Limbaugh tells his audience that he is God. Robertson drops a "Rev." in front of his name and pretends to be "A Man of God", which I would submit is significantly more dangerous and disingenuous. Limbaugh is a cartoon. He spends most of his time "preaching" to his legion of Dittoheads who already accept his position on all things political the same way that the 19,419 nationwide who watch the equally self-impressed Keith Olbermann pontificate on all things political from the other edge of the political spectrum turn his program on every night knowing before he begins to speak that they shall agree with all that he says.

Not so with Robertson. He and the rest of the television preachers who dot the Direct TV landscape are far sneakier and far more nefarious than Limbaugh or Olbermann could ever hope to be. Robertson is the scariest type of societal predator: the white-collar, well-spoken type. Hidden behind his nicely tailored suits and his soft-spoken delivery of "The Lord's Word" is a genuinely creepy dude. One who learned years ago that he could easily separate the earnest folks who watch his television show or listen to his radio show from the money that they - unlike him - actually worked hard to earn if he delivered his message in just the right tone of voice and with the appropriate mix of faux sincerity and quotes from the Bible. Years ago he perfected the con of getting his audience to believe that by sending him money they were purchasing salvation in $10.00 and $20.00 increments. Crack for the soul as it were.

The global fascination with religion and spirituality never ceases to amaze me or to amuse me. The amount of time, money and effort devoted to the promotion of the idea that there is a higher power in the ether somewhere over all of us makes my hair hurt. I have friends who consider my take on the subject to be foolhardy, warning of what awaits me when I die. I get it, "Next stop Eternal Damnation!" I shall take my chances - thank you very much - rather than to have to spend a moment of any day from this one forward to whenever my last one pops up on the calendar worrying about the possibility of sharing a seat in the celestial lifeboat with a "religious man" like Robertson. If he is on God's team, then give me a moment will you to jog to the other end of the field.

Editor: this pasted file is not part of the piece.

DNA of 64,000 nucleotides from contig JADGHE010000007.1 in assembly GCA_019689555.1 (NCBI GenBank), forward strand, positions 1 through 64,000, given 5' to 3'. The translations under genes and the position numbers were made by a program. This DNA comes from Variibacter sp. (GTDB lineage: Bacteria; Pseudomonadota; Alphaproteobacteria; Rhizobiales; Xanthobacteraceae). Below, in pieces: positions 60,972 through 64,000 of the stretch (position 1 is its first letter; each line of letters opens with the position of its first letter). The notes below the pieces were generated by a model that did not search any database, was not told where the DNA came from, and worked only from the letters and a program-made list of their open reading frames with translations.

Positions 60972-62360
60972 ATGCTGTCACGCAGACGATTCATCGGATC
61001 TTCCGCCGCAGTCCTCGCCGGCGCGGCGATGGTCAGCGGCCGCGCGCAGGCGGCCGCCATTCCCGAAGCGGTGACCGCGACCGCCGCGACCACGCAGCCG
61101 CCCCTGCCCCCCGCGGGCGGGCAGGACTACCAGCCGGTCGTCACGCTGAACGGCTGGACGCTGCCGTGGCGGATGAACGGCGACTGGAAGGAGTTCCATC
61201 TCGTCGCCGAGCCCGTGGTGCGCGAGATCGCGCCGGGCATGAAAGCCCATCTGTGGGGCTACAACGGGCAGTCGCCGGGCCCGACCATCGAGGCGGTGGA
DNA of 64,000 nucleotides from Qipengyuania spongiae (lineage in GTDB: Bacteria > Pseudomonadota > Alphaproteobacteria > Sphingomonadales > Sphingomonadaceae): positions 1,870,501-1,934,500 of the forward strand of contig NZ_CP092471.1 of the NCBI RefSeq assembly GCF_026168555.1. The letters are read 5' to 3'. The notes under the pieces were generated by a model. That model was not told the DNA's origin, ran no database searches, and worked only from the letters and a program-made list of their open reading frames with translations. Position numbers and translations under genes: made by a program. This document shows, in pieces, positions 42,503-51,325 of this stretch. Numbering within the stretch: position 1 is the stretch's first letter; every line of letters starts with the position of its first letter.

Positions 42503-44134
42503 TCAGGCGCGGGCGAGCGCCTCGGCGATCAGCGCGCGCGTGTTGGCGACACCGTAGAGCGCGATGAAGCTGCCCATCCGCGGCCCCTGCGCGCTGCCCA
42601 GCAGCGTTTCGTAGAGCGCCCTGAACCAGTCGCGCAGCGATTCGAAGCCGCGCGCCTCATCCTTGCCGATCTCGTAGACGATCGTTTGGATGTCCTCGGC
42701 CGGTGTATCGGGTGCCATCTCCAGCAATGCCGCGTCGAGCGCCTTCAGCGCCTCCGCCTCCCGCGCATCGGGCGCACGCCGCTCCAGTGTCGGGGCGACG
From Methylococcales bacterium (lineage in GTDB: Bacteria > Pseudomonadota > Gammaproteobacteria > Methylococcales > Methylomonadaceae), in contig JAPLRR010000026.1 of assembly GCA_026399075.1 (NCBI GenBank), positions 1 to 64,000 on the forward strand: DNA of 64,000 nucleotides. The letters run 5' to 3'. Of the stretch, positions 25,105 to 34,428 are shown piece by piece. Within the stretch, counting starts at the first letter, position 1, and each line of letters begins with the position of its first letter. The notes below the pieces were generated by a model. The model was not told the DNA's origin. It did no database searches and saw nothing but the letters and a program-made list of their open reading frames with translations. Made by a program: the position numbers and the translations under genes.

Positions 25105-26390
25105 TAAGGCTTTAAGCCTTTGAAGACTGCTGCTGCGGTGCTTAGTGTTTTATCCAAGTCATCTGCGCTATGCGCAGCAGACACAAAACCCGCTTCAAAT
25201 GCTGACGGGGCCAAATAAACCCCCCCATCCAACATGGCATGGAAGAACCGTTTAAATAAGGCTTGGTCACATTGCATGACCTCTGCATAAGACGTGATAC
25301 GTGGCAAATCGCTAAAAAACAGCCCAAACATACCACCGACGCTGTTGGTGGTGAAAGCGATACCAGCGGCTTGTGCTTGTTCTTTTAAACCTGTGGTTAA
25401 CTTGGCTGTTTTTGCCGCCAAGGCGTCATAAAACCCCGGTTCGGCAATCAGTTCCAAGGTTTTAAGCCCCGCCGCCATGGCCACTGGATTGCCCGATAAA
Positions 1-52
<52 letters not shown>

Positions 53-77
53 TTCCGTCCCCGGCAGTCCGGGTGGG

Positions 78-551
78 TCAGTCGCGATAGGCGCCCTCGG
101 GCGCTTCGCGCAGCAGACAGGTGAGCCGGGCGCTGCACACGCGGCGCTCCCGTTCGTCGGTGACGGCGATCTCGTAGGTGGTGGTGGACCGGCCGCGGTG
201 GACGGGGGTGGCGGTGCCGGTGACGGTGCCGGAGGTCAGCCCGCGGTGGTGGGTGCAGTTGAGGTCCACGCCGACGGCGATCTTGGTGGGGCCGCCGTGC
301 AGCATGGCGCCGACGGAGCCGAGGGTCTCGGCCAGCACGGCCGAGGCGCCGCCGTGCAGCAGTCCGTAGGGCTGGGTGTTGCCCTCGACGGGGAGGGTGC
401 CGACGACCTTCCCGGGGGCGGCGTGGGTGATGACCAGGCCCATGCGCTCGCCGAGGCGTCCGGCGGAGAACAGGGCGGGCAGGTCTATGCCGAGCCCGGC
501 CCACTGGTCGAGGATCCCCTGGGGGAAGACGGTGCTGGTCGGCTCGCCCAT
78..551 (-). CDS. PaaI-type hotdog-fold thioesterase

Presuming that there is some higher power looking down at the mess we have made out of all he created, wondering why he did not simply give the world to the monkeys, one wonders if he has a Rolodex on his massive oak desk in Heaven. If he does, then here is to hoping that he has all of the fraud television evangelists' names, numbers and expiration dates in it. And that he is working his way down the list alphabetically.

Or maybe - at the very least - working on revamping the programming on CBN. As luck would have it, there is a marginally funny, appropriately pasty-skinned television host who is about to come on the market after first separating his present employer from $30 Million, which if nothing else proves that he already has the whole fleecing of the flock bit down pat.